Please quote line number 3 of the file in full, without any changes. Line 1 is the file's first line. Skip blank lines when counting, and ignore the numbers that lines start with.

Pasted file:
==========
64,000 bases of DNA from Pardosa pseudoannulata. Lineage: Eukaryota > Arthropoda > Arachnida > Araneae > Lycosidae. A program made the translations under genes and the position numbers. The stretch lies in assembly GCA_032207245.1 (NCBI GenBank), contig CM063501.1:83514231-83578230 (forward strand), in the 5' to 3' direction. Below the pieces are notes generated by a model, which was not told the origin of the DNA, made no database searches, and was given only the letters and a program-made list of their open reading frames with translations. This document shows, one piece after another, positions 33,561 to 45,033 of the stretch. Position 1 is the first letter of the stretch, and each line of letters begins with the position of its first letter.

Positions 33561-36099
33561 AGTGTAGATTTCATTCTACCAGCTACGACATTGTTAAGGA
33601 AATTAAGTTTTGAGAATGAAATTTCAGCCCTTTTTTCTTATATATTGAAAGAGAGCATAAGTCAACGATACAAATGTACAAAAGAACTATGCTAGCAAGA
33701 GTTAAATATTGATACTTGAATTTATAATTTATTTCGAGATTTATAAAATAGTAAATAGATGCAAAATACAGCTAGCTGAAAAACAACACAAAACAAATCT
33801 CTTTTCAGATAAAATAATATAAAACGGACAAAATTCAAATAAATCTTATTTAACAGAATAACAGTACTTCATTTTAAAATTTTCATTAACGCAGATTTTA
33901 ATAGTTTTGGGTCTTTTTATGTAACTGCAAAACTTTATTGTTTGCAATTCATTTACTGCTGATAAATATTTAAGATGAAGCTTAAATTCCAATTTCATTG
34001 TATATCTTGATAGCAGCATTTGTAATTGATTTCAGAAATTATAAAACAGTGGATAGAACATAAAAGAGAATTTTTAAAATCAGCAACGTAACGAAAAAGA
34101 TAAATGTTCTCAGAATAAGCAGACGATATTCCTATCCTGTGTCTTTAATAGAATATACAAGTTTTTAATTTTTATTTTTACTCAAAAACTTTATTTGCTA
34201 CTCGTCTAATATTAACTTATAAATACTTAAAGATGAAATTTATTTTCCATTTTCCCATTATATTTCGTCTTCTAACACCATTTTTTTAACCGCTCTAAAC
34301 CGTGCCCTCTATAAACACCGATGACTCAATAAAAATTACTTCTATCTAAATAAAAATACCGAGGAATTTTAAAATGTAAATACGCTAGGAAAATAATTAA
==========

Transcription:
33561 AGTGTAGATTTCATTCTACCAGCTACGACATTGTTAAGGA